Protecting Yellowstone’s Grizzly Bears

In Park County, we are lucky enough to share our home with grizzly bears. 

The apex predators use the same trails we do, up Livingston Peak, around Pine Creek Falls and along the West Boulder River. Grizzly bears are drawn into the towns of Gardiner, Cooke City, and Emigrant in search of new and changing food sources, often eating trash, roadkill and backyard foods like apple trees and dog food. In Tom Miner Basin, grizzly bears roam alongside cattle and within viewing distance of curious onlookers. 

This shared landscape isn’t an accident, nor is it guaranteed. Before Europeans arrived in North America, much of the West was habitat for bears. Today, only 2 percent of that original habitat remains, and there are only two places in the Lower 48 with significant concentrations of grizzlies: the Greater Yellowstone Ecosystem and the Northern Continental Divide Ecosystem, which includes Glacier National Park. 

At PCEC, we don’t take that responsibility lightly. 

Our wild backyard is one of the few places they survived, but we know grizzlies were almost gone here, too. In the 1970s, there were as few as a couple hundred grizzly bears in the entire Greater Yellowstone Ecosystem. But a concentrated effort has helped the bears recover; the population of bears in the ecosystem has hovered around 700 since 2002.

In response, the U.S. Fish and Wildlife Service and state management agencies have argued that the grizzly should no longer receive protections under the Endangered Species Act and should be hunted.

PCEC is proud to support Save the Yellowstone Grizzly, a star-studded coalition of scientists, authors, movie stars and conservationists. The coalition was launched by local grizzly bear advocate Doug Peacock to help fight the agencies’ proposal to take the Yellowstone grizzly bear off the Endangered Species list.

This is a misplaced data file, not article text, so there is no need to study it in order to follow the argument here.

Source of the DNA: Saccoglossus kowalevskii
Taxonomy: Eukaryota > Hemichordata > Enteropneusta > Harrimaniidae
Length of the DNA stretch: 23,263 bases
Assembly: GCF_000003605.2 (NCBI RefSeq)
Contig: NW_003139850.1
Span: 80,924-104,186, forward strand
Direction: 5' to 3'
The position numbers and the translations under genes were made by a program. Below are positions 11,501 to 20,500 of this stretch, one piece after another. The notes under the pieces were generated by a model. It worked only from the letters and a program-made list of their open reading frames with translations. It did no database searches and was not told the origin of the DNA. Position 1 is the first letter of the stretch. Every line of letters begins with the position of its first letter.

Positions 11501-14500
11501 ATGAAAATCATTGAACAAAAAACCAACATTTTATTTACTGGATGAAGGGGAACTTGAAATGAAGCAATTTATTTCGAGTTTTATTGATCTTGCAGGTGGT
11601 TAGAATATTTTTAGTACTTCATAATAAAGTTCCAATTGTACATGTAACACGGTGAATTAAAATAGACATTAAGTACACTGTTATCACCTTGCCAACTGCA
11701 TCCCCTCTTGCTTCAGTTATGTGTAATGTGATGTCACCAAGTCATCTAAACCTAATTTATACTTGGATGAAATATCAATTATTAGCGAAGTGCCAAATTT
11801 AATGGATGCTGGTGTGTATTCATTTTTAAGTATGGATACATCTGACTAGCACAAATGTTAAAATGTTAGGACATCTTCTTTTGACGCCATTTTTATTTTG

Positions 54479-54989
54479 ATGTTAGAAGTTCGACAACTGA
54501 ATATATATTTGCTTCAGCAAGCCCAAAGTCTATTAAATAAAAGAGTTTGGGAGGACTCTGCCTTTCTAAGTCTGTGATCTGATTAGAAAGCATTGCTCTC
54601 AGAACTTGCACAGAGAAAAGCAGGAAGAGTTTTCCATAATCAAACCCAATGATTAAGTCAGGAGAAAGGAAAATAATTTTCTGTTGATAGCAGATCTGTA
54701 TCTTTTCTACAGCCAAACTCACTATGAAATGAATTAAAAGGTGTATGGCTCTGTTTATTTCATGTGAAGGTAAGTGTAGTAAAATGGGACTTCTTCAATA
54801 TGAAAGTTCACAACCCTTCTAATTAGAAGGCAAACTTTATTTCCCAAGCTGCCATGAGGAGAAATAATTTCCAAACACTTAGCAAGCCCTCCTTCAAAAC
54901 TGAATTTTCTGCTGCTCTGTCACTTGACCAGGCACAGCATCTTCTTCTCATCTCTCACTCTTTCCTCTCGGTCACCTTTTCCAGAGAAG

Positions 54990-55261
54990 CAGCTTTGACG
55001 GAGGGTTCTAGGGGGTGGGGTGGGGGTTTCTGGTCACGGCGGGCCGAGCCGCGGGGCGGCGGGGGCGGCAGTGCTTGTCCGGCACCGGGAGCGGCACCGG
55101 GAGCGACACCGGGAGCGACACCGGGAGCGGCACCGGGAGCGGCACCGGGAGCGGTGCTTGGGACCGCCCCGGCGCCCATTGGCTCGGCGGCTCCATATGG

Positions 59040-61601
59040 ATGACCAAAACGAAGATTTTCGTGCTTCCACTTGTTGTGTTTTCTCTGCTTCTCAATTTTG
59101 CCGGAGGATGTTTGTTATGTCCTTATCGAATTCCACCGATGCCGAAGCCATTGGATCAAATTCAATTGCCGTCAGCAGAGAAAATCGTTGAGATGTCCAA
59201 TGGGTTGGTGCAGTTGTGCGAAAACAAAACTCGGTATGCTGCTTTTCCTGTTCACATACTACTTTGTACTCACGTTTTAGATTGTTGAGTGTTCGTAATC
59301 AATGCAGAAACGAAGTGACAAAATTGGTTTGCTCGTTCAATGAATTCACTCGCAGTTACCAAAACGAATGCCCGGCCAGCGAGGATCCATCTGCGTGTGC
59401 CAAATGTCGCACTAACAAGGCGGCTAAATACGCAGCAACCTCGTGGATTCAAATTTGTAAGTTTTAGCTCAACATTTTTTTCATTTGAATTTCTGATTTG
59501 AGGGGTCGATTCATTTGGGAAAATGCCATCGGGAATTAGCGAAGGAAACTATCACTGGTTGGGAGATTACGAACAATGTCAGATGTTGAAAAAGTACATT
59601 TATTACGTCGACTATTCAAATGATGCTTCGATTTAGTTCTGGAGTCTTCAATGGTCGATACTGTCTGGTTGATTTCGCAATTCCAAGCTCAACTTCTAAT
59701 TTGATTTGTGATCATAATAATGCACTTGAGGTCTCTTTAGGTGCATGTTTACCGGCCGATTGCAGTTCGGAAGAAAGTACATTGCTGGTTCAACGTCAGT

Though the grizzly bear population in the Greater Yellowstone Ecosystem has increased, the population still faces significant threats. The population is genetically isolated. Climate change and invasive species has decimated food sources. The carrying capacity of the GYE has decreased.

In response, grizzly bears are dispersing to new places in search of food. Those places include our homes and ranches in Park County. In this dispersal, bears are increasingly running into humans and being killed, euthanized by state wildlife agencies, in conflicts with hunters and as the unfortunate victim of a collision with a vehicle.

At PCEC, we urge the most protection for grizzly bears as possible, but protecting grizzly bears means more than just fighting for wilderness and protecting them under the Endangered Species Act. Protecting grizzlies also means determining what it means to live in a place with wild animals. It means bear proof garbage containers, electric fences and carrying bear spray.

If you don’t have local communities fighting for grizzly bears, they aren’t protected. 

The future of the grizzly bear is up to us.